Optical sensing can meet unmet clinical needs in orthopedic surgery


Knees and hips wear out. The back and neck become unstable. Fortunately, orthopedic surgeons specialize in musculoskeletal repair. And surgeries that previously required open exposure are now performed with minimally invasive techniques. Surgical risks are reduced, as are postoperative pain and recovery time.

Orthopedic surgery is one of the most common types of surgery, especially in developed countries where the population is aging. In the United States alone, surgeries for spinal fusion and knee or hip replacement account for more than one million cases each year.

Imaging methods such as endoscopy, computed tomography, and infrared navigation aid in surgical planning and provide visual or spatial guidance, but the full potential of optical detection in orthopedic surgery remains to be explored. Researchers from the [email protected] of Ireland’s Tyndall National Institute (TNI) partnered with co-authors from Sunnybrook Health Sciences, University of Toronto, South Infirmary Victoria University Hospital and University College Cork, to provide a perspective on the integration of optical detection in orthopedic surgical devices, published in the Biomedical Optics Journal. They describe how optical detection, via spectroscopy or imaging, could address unmet clinical needs in orthopedic surgery.

There are many types of optical detection, and their use depends on the type of information required. For example, optical coherence tomography (OCT) allows imaging of tissue microstructures, while Raman spectroscopy can report molecular signatures of tissues. Such techniques can be applied to help guide a surgical procedure, alone or in combination, at the working tip of a surgical instrument. For example, by detecting the inherent optical properties of bone and its surrounding tissue, an optically equipped surgical drill would discern bone / tissue interfaces to increase surgical precision. Surgeons would benefit from visual cues provided by the optical sensor, such as a green light to indicate when a drill is in the correct bone area, or a warning light when it is approaching a limit, for example. example of collagen, blood, myelin or lipids. Currently, auditory or sensory feedback provides this information.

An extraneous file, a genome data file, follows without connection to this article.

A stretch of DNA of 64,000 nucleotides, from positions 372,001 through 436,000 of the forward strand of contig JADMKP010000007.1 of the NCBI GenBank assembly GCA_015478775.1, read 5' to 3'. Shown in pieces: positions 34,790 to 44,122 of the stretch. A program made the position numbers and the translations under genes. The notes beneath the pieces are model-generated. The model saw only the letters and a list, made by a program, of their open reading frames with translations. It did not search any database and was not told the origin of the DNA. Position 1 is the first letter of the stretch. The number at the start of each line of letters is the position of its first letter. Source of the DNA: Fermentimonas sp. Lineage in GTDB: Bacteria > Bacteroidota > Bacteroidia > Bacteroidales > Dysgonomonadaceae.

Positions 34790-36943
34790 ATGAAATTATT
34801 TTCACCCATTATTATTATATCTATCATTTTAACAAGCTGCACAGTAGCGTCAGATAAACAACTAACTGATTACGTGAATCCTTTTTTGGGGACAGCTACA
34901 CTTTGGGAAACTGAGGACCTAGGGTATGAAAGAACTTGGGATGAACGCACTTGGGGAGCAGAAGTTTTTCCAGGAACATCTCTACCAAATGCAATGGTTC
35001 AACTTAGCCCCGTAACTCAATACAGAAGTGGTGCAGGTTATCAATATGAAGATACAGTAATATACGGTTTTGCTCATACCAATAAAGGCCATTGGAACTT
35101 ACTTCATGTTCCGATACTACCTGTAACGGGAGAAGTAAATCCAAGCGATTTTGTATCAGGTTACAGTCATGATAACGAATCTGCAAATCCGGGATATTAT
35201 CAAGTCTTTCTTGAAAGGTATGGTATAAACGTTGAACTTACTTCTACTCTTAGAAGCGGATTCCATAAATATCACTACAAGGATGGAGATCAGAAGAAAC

What is required for optical detection in a drill? Routine hip surgery involves a drill bit with a flexible hollow core, which is a convenient location for optical fibers, but the glass fibers commonly used for optical sensing are not that flexible. The flexible fibers could be plastic, but how long would they last in such an environment? This is just one of the many challenges that must be addressed to enable the integration of optical sensing for delicate surgical instruments.

The team is considering several scenarios in which optical detection would increase accuracy and improve results. Reviewing recent developments in optical orthopedic technologies and unmet clinical needs for surgical instruments, the authors provide pragmatic advice for innovation. Sub-millimeter accuracy is an optimal goal, necessary for spine surgery.

Any optical approach that could come close to CT guidance would be beneficial, as it would reduce the requirements for CT and radiation exposure. “

Carl Fisher, principal author

The identification and incorporation of tissue-specific optical properties for bone and soft tissue, as well as connective tissue and neurovascular tissue, is an important foundation work.

The horizon of opportunities and challenges is vast and inspiring for biomedical engineers. Ultimately, optical devices will improve outcomes in orthopedic surgery and may also support AI-based robotics to guide less experienced surgeons in complex techniques. Of course, before they become routine tools, next-generation surgical devices must undergo rigorous evaluation. With sufficient investments in time and energy, technology will advance rapidly, and repair of musculoskeletal systems will increasingly benefit from advances in optical detection.


SPIE – International Society of Optics and Photonics

Journal reference:

Fisher, C., et al. (2022) Perspective on the integration of optical detection in orthopedic surgical devices. Journal of Biomedical Optics. doi.org/10.1117/1.JBO.27.1.010601.


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